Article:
In June 2023, the Singing Justice Collective came together for a five-day Book Sprint. The Book Sprint was the culmination of their two-year long project of thinking through, learning about, and teaching Black Song. Hosted by the University of Michigan Humanities Collaboratory, the collective consists of a fabulous team of researchers, performers, and educators.
This is the second Book Sprint with a group from the Humanities Collaboratory. The first one with Precarity Lab group resulted in the successful book “Technoprecarious” published by MIT Press and Penguin Press.
This time, the Singing Justice group crafted a 50.000-word manuscript through in-depth exploration, dynamic discussions, and wholehearted collaboration. The forthcoming book will engage scholars, performers, educators, and enthusiasts alike. It aims at disrupting the canon taught in music programs, empowering performers and educators, and fostering empathy and humanity through Black Song.
In the weeks after the Book Sprint, the team has been reviewing the manuscript for final refinements. They plan to expand the collection of song biographies, engage potential publishers, and develop a website to accompany the book. This website will showcase the book, song biographies, visual materials, and song recordings.
Singing Justice in their own words: a quote from the first chapter
“We invite you to consider Black Song as a series of practices and a philosophy for interacting with music. Black Song is an act of musical creation and performance that emerges from Black experiences, affirms Black humanity, and connects to Black communities.
There is no musical practice in which Black artists have not participated. Black Song includes them all.
Over the course of the research of the Singing Justice Collective, we have established a set of goals of what Black Song can do in a larger dialogue of race and music in the United States. As a collective, we would like to give Black Song its proper place as the foundation of American music and as a product of the Black experience.
Black Song is a powerful tool to question, disrupt, and renovate the canon generally in American music studies and music studies. The hierarchy that this white supremacist system maintains is toxic to the industry and education of music because it excludes important Black-created music that listeners across the globe consume daily. Because of music’s power to foreground emotion in combination with ideas, Black Song is a vital tool to teach human empathy across barriers of understanding, such as race, historical time, and cultural identity. “
The Book Sprint experience in Maine
The Book Sprint took place in the picturesque town of York, Maine. The location provided a serene backdrop for the intensive five-day endeavor. Hosted by the Stage Neck Inn, the writers enjoyed the hospitality and indulged in seafood, vegetarian dishes, and blueberry pies. Whether working by the fireplace, in the garden, or in the main workspace with breathtaking ocean views, the setting provided a sense of calm and spaciousness for the collaborative process.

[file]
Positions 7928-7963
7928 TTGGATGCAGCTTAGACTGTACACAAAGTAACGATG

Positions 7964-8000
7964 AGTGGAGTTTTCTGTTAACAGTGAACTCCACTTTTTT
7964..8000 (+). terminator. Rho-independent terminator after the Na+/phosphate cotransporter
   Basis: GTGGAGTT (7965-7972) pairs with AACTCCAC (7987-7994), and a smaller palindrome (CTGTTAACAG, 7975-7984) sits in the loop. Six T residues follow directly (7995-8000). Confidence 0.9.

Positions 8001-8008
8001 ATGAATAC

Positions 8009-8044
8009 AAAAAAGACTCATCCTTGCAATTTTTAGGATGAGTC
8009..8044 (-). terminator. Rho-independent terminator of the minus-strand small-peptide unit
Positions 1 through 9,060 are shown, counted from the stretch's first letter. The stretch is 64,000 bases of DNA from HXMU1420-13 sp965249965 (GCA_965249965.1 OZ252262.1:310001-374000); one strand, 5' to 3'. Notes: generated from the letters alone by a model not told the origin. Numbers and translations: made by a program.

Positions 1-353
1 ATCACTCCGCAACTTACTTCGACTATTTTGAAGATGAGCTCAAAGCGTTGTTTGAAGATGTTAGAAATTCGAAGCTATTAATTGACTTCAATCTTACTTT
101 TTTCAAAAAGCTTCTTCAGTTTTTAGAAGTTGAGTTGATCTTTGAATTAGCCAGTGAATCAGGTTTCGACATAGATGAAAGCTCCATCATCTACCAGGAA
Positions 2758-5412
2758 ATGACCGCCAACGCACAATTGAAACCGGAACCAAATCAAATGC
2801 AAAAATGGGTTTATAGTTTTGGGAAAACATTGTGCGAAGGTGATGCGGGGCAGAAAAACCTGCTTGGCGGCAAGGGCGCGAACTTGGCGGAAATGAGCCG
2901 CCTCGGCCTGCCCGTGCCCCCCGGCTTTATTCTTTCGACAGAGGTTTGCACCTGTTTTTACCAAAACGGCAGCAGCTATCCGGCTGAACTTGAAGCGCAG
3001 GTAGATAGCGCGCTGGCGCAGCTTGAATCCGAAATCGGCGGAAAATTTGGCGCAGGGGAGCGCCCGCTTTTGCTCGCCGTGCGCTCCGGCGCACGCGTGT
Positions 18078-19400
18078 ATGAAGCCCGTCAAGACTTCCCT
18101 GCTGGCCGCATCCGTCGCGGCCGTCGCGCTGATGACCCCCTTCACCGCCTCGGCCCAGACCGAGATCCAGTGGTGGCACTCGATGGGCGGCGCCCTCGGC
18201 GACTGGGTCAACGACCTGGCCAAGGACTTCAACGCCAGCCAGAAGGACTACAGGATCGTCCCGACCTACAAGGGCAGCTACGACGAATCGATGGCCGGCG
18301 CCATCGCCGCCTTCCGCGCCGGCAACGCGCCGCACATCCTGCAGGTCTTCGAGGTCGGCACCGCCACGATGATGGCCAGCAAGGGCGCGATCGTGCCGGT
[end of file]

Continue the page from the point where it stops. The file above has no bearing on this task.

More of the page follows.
The Book Sprint was facilitated by Barbara Rühling. Book Sprints’ remote copy editors Raewyn Whyte and Christine Davis refined the growing text each night. And each morning, they offered feedback on readability and rhythm.
It paid off that the group had been meeting for two years on a weekly basis. Prior to the Book Sprint, they worked together on developing the innovative performative and educational format of Seminar Recitals. They performed together, hosted international conferences and attended others. Over this two-year period, they created a level of trust and companionship. This showed in the respectful ways the group shared their wisdom, humor, and vulnerability throughout the intense five-day process.
The resulting book: 50.000 words, 7 chapters, 9 case studies, 11 song biographies
During the five-day Book Sprint, the writers worked day and night and conceptualised, drafted, and edited a comprehensive, 50.000-word manuscript. It includes seven chapters that expand the knowledge of music enthusiasts, advance theoretical debates, and offer practical tools. The manuscript also includes nine case studies around concrete events, workshops, databases, and lessons learned by the members. Lastly, the book includes eleven song biographies. These tell stories of emblematic, often lesser known songs, from musical genres such as Spirituals, hip hop, opera, jazz, blues, funk, and more.
The draft chapter titles are:
1: Black Song: An Invitation to a More Just Musical Culture
2: Black Song Spaces
3: Black Song as Protest and Activism
4: Historical Contexts: Listening to Music and Hearing History
5: Black Song and the Problem of Music’s Classical Canon
6: Engaging with Black Song: Seminar Recitals
7: Black Song as an Anti-racist Tool for Teaching and Learning
Stay tuned for the publication of the book!
And see more photos of the process taken by Barbara Rühling and Mark Clague here on flickr.